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According to the Dictionary of Psychology, deindividuation is a “psychological state characterized by the loss of sense of individuality and a submerging of personal identity and accountability into a group. In some circumstances it can lead to a relaxation of inhibitions and the release of antisocial behavior, and it has been used to explain certain forms of mob behavior” (Colman, 2006). Deindividuation deals primarily with a large collection of individuals that are willing to put aside their own morals, self-awareness, and predispositions, in order to adopt, act and assimilate the behavior of a larger group (Stenstrom, May 4, 2010). According to Alvarez and Bachman (2008), deindividuation can be observed in riots, lynch mobs, and vigilante groups, wherein the less organized groups are in the forms of riots, and in the most organized forms are in the form of vigilante groups (p. 213). Poignantly, the word mob is derived from the Latin term mobile volgus, which translates to movable common people (Alvarez & Bachman, p. 213). Deindividuation theory argues that individuals can feel extricated from responsibility for their actions simply because the person no longer has an acute awareness of the identity of self and others (individual and corporate entities), while the social environment provides the context for their newly adopted behavior (Hinduja, p. 390). In this process, the social group to which a person belongs becomes the focus of attention, which decreases self-awareness and self-regulation (Stenstrom, May 4, 2010). Social arousal, decreased self-awareness, defused responsibility, group presence and size, and physical anatomy, are factors that can either increase or decrease deindividuation within a group, which varies between public and private self-awareness (Stenstrom, May 4, 2010).

Anonymity, in particular, has been identified as one of the key causes of deindividuation (Silke, p. 493). Diener (1980) argued that “anonymous conditions cause a loss of self-awareness and that this loss is the key element that facilitates deindividuation” (Silke, p. 493). A significant number of studies have demonstrated that individuals who believed their identity was unknown were more likely to behave in an aggressive and punitive manner. For example, “Zimbardo (1969) showed that participants who had masked their identities (with hoods covering their faces) were much more likely to administer electric shocks—and at more severe levels—than people whose identities were not hidden” (Silke, 494). Although this testing was carried out under laboratory conditions, there was a case study that was not carried out in a laboratory setting that provided a perfect example on how collective behavior facilitates disinhibition behavior in the form of defiance (Hinduja, p. 392). Andrew Silke, performed a research study where he examined the relation between anonymity and aggression in violent interpersonal assaults that occurred in Northern Ireland during 1994 through 1996. His findings were consistent with previous data that anonymity facilitates aggression and deindividuation can be demonstrated outside of laboratory conditions (Silke, p. 497).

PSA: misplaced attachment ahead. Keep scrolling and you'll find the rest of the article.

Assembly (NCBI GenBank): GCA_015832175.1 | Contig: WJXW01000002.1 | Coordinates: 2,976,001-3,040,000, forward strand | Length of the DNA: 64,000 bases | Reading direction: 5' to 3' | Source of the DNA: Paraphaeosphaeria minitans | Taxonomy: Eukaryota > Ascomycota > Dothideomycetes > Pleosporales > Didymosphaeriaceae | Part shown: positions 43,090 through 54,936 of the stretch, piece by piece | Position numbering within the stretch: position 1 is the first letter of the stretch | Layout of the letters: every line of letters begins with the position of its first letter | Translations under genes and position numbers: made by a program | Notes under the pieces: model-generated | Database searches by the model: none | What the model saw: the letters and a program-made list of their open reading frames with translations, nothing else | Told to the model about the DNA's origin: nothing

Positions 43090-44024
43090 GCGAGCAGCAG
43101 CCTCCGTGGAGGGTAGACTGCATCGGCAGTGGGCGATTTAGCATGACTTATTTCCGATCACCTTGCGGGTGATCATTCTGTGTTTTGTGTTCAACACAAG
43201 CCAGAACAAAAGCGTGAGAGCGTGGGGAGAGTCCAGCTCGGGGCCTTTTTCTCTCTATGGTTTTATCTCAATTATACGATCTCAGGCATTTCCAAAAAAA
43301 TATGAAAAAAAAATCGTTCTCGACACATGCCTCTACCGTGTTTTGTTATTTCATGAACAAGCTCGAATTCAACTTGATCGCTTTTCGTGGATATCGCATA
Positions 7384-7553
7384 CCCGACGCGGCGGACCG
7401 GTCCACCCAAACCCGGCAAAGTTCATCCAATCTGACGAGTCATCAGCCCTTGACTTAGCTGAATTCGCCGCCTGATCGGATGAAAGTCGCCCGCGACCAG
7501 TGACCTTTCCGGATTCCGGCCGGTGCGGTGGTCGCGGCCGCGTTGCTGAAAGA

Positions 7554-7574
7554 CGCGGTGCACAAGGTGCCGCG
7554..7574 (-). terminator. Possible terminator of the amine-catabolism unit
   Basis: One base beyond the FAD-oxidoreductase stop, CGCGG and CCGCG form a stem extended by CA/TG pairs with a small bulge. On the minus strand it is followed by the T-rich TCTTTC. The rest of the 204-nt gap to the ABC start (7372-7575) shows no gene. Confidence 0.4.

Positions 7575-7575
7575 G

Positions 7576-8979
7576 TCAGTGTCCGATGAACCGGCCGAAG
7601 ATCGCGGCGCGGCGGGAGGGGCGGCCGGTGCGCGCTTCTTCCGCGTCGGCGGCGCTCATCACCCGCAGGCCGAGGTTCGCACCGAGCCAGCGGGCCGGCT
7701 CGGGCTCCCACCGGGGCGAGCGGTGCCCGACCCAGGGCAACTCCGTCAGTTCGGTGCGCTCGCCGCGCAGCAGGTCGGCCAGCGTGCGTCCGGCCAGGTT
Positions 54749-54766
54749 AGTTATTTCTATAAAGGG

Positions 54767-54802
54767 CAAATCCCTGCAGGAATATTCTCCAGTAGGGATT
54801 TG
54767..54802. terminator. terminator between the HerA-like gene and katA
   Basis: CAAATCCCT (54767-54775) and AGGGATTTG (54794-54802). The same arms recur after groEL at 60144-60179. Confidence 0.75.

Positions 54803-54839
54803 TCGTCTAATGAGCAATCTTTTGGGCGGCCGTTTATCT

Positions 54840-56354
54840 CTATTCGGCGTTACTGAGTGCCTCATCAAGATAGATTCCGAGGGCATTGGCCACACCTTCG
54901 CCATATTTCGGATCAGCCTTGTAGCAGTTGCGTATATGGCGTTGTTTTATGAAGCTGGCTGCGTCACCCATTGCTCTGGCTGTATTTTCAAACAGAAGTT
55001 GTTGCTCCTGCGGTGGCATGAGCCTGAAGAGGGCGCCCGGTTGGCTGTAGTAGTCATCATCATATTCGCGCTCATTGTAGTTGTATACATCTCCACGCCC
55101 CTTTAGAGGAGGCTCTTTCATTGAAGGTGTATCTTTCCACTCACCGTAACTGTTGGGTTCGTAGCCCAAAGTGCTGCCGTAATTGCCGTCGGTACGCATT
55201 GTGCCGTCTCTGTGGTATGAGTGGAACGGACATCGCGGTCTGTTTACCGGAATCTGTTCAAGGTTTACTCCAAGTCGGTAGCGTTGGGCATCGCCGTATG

Mob violence has been a ubiquitous feature for most societies throughout history (Alvarez, p. 212). As previously stated in the definition of deindividuation, it is an emotional state, which is usually fueled by political, religious, social or other forms of protest. Deindividuation cannot be stopped once it moves into a stage of violence because once the group is formed, and they share a common objective, it is very difficult to stop them without using violence in response to their violence. There cannot be an intervention once deindividuation has taken place within the group because most people have lost their self-awareness, predisposition and so forth. The only way one can control deindividuation is by prevention of “group presence,” which will not lead to social arousal or decrease of self-awareness.

Real life example – Red Shirt Protesters

According to the New York Times, a group of demonstrators known as the “Red-Shirted Protesters” turned violent in Bangkok in April 2010 (Fuller, 2010). Farmers who claim to have never been interested in politics were now donating hundreds of thousands of dollars to the red shirt movement. The red shirts would hold nightly rallies, which would at times draw thousands to support their cause. The protesters’ primary demand was that the Prime Minister of Thailand, Abhisit Vejjajiva, relinquish his power and call new elections to be held to elect a new Prime Minister. The farmers have grown weary of the double standards present in Thai society, and demand equality and justice. According to Colman, deindividuation theory is when a person’s sense of individuality is submerged, and with it, personal morals, self-awareness, and one’s sense of accountability disappear into the group’s common goal. This group started out small but due to the government’s negligence, more people opted to join the movement, so that their voices can be heard and their needs met. In turn, it became a violent organization, which refused to peacefully negotiate terms. Their deindividuation can be noted in their staunch refusal to allow the government to have a say in their needs, which can be seen in their motto “don’t come here!” Further, deindividuation can also be noted given that they share a physical anonymity, as well as a group presence in size. The red shirt movement has mobilized a large group of poor Thai citizens that unite in their cause, not only in their manner of dress (the red shirt uniform), but also in their willingness to mobilize collectively as a sole unit. In addition, the deaths of red shirt activists have also allowed the movement to rally more support by recruiting more members, as well as gathering donations from empathizers. Clearly, these farmers, unknowingly, have enacted this theory of deindividuation in order to join this radical red shirt movement. Not only are they accomplishing their goals, they are certainly more accepted by their community, their bonds are much stronger, and one can also see important figures arising out of this group, whom could possibly hold political positions in the near future in the country of Thailand.